From the other end of Bloch’s compositional career comes the Symphony in E-flat, the last of the five works Bloch called “symphonies,” although for some reason he chose not to number them. These works, beginning with the 1901 Symphony in C-sharp minor (which truly is barely recognizable as a work of Bloch), span a period of 54 years, although they were far from evenly spaced throughout his career. When one considers Bloch’s long worklife, it is important to remember its unusual layout: More than two-thirds of his entire output were written during two very productive periods, separated from each other by 20 years: 21 works date from the years 1922-25, when he served as director of the Cleveland Institute of Music, and 28 from 1944-59, the years of his retirement in Oregon. From this latter period come three of the symphonies, four string quartets, and quite a few other works that are still barely known, yet truly define much of his identity as a composer. The situation is further complicated by the fact that Bloch’s most widely-performed works, which today are Schelomo, the Sacred Service, the Concerto Grosso No. 1, and Baal Shem, were all composed before the mid-1930s, creating an impression of his work that is somewhat misleading.
The two periods do share in common their harmonic language: a rich and varied syntax anchored in tonality and fundamentally triadic, but expanded to embrace not only the impressionistic extensions to the ninth and eleventh in their various alterations, but also quartal harmony and a chromatic freedom that extended to atonality and twelve-tone (though not serial) usage, not to mention—at the other extreme—pure diatonic and pentatonic modality. Integrating this vast harmonic vocabulary into organic coherence, Bloch achieved an extraordinary breadth and versatility of expression. It is this response to the celebrated “crisis of tonality” that faced composers during the first two decades of this century that is Bloch’s greatest contribution, creating a form of expressionism that served as an influential model for some of the most talented figures of the following generation, and placed him alongside Schoenberg, Bartók, and Stravinsky as one of the most significant composers of his time.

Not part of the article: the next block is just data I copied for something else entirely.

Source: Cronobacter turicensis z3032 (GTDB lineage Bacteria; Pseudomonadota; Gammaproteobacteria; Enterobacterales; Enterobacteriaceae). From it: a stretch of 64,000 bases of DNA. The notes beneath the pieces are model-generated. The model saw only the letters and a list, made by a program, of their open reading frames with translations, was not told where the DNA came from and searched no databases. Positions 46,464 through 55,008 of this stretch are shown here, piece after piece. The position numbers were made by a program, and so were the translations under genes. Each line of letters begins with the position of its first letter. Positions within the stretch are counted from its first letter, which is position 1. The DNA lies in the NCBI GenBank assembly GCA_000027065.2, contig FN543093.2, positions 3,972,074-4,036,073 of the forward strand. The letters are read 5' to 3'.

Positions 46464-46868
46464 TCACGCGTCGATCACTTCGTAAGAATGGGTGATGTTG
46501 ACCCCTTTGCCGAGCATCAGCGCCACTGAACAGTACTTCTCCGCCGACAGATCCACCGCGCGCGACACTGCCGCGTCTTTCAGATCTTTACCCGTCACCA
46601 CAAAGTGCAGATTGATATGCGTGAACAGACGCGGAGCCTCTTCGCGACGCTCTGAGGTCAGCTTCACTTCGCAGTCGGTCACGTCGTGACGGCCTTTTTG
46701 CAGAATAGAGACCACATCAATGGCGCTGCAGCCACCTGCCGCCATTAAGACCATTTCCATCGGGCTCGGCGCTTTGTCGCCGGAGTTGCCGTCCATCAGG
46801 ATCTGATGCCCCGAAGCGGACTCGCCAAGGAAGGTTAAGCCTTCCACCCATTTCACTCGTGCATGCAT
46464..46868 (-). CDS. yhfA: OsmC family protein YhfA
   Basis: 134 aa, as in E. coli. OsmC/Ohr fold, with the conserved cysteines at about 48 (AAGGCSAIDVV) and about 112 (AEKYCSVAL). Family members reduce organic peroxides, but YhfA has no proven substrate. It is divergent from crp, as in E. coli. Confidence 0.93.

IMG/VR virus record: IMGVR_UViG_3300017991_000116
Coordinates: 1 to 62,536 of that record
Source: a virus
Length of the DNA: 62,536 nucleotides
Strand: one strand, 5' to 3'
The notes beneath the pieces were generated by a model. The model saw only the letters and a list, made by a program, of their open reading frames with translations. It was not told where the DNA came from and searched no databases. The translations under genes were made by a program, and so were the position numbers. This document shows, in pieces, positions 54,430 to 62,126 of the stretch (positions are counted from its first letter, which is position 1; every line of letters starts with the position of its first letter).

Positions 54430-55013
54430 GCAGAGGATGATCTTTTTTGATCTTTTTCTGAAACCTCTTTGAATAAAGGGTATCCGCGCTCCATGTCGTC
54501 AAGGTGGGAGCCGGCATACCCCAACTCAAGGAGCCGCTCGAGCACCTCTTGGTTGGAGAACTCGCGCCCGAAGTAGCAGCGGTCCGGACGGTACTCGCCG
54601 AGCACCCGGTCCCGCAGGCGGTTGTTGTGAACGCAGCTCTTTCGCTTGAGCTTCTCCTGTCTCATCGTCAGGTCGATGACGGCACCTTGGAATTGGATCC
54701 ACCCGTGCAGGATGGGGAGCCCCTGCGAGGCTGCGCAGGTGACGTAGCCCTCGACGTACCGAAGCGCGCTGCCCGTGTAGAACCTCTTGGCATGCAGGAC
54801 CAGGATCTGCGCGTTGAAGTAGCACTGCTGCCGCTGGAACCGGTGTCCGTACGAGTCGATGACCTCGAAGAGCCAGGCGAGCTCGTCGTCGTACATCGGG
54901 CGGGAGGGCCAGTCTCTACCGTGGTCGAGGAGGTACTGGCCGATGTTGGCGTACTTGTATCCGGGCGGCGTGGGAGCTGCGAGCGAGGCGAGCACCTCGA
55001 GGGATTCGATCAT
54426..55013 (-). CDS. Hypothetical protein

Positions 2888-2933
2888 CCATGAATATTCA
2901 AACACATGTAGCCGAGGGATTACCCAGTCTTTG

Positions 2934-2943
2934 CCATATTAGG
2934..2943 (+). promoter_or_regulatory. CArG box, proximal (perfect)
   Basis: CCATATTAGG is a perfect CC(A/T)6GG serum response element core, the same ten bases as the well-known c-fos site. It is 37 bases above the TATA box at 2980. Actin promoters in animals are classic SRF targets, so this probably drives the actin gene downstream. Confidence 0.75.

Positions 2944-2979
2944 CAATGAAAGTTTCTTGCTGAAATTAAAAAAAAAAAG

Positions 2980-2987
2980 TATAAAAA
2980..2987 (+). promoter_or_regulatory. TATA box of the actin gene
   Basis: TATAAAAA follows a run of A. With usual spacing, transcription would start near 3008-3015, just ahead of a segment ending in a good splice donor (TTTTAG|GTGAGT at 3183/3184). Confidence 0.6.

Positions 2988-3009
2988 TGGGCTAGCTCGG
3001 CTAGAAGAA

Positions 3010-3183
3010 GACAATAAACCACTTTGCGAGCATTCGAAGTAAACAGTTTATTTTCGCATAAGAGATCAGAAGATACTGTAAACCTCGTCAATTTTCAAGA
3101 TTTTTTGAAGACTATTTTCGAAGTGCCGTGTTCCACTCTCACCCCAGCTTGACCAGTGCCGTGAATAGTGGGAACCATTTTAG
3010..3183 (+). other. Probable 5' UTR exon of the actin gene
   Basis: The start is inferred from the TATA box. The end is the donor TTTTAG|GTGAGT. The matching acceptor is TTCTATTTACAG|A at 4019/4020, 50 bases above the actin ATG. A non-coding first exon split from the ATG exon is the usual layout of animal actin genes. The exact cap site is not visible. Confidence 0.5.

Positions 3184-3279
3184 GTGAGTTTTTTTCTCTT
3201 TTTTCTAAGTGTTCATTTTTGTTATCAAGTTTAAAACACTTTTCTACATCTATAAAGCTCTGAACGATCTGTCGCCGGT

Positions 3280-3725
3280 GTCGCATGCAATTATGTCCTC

However, if Bloch’s music from the 1950s employed much the same harmonic language as his music from the ‘20s, other aspects of the expression are quite different. The works from the ‘20s vacillate between extravagant emotional extremes; they are rhetorical, rhapsodic, and highly perfumed with exotic coloration, while based on the classical forms as adapted by the Franck school. The works of the ‘50s, on the other hand, are more contained emotionally, more regular in phraseology, and more concise formally, with self-generated rather than classical designs. While during the 1920s Bloch gave voice to his ecstatic yet tormented emotional life, during the ‘50s he was reflecting and commenting from a rather grim, sometimes resigned or ironic—but relatively detached–perspective on the human condition. Understandably, these later works are less vivid, less immediate, and less arresting than many of the earlier ones, but they reveal the evolution and maturation of an eloquent artistic voice whose scope has yet to be fully grasped. All these qualities are clearly evident in the Symphony in E-flat, presented here in its first commercial recording. Although a number of important pieces of chamber music were still to follow, this four-movement symphony proved to be Bloch’s last large orchestral work.
In the context of this discussion (and of this disc), the other premiere recording — the four-minute In Memoriam — may seem no more than a trifle. Composed in 1952 in memory of a pianist acquaintance, it is, however, a touching, heartfelt elegy.
Dalia Atlas Sternberg is an Israeli conductor of some accomplishment, according to the program booklet, although her name is new to me. Her contribution to this recording is worthy of considerable praise, helping to make this new release indispensable to all admirers of Bloch’s music.